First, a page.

Wednesday, November 19, 2008

Smoking gun...

Smoking gun…..

I recently came across some very interesting, albeit disturbing research findings and in my self-proclaimed role as the Gadfly of the soul, decided to share them with you.

We have 700,000 new smokers every year and almost all of the newly afflicted are youths. So much for negative advertising! What accounts for this discrepancy between all these cautions about the dangers of smoking and this new statistic? Researchers suggest that early attitudes about smoking and early experimentation may give smoking enough of a foothold to become a lifelong addiction. A study involving 30,000 teenagers in New Zealand found than many teens reported at least minor symptoms of addiction after just a handful of cigarettes.

In addition the researchers suggest that smoking may change brain chemistry making people resistant to antismoking messages.

Here is a view into the chemistry lab of your brain. Dopamine, one of the neurotransmitters, is a “wonderful” substance. It is the “I feel good, man” chemical, but in excess it interferes with the learning process and prevents us from learning from our mistakes. Too much of the good thing, you see. Well, what fMRI studies saw (taking pictures of your brain as it does its work) is that smokers have elevated levels of dopamine in their brains. In tasks involving learning new skills administered, smokers did not learn from their mistakes as well as non-smokers.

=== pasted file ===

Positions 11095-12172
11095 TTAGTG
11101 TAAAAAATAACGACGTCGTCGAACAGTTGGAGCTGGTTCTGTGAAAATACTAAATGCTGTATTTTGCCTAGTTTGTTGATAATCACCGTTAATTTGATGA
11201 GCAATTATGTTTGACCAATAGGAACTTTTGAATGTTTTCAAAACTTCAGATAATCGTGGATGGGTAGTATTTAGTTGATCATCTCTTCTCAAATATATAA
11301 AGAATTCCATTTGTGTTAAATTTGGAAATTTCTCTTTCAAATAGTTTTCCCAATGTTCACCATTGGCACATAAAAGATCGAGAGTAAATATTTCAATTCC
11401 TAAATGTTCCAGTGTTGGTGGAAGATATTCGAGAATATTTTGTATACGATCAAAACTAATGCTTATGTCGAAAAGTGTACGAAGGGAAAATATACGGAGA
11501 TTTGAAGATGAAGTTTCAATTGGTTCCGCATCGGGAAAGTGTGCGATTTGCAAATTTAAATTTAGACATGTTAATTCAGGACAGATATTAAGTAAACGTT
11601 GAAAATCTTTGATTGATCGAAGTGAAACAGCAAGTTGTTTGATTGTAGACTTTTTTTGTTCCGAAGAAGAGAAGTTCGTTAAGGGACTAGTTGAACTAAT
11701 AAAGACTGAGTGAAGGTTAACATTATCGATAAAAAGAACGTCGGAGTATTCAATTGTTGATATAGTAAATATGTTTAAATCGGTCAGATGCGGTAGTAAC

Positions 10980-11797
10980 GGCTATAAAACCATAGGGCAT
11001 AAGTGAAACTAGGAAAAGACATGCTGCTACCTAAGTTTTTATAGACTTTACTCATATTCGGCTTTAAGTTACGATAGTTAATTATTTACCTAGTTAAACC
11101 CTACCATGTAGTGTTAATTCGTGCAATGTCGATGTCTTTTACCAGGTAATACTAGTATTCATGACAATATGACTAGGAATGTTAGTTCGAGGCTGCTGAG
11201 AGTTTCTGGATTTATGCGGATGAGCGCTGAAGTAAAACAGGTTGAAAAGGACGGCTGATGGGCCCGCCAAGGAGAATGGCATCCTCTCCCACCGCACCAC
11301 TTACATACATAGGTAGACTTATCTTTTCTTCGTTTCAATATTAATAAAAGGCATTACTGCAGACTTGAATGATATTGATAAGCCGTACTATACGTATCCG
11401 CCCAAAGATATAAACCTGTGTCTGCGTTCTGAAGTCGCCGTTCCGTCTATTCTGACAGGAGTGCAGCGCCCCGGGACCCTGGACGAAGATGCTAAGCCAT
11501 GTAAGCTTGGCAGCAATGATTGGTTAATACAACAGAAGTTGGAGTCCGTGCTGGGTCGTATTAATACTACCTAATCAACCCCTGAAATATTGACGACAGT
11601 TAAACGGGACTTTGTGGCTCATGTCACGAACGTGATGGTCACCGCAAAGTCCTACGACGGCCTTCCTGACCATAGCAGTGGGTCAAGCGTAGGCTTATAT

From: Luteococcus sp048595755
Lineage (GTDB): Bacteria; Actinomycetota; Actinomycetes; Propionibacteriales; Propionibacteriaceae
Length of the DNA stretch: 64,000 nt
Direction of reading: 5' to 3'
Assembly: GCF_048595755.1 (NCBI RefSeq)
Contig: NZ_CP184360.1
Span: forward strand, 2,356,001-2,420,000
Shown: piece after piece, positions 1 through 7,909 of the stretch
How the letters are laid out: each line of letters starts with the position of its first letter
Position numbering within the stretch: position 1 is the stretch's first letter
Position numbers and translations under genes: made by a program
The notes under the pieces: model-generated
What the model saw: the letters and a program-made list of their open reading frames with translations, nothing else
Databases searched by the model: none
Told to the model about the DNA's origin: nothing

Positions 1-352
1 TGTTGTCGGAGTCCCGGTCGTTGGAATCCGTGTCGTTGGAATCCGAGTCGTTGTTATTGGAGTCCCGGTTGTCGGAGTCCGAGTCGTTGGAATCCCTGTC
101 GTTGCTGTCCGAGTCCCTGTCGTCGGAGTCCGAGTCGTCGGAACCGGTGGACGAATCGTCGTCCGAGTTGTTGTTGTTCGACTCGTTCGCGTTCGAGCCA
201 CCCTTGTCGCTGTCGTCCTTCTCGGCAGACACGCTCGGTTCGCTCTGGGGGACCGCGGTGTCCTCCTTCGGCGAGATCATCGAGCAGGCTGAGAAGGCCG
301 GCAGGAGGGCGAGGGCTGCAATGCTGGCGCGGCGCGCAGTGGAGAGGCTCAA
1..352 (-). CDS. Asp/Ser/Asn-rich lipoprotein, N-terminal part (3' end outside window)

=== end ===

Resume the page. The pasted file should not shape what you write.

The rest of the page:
A little more brain physiology? The Thalamus is the part of the brain that acts as the traffic controller, it filters out information that otherwise would be too overwhelming at any given moment. The problem is that with smokers this controller is overly diligent. Nicotine blocks out even more than the usual and expected amount of information especially the unpleasant type. You have heard smokers claiming that smoking calms them down, it does, but at high price it appears. So, going back to negative advertising, what do you think the smoker confronted with a picture of rotting lungs would do? You got it! He would light up and block out the unpleasant information.

Is there any salvation, you ask, or did you just want to gives us bad news? Well, yes I think there is good news. The more we know about how exactly nicotine gains an early foothold in the brain the more able we will be to develop medicines and behavioral therapies to snuff out the habit.

For the time being we do know that early impressions are strong and long lasting. So, feel free to start your kids’ anti smoking education as early as first grade. The earlier they understand and believe that smoking is gross and not “cool” at all the better insulated they will be against later peer pressure. And above all, do what you preach.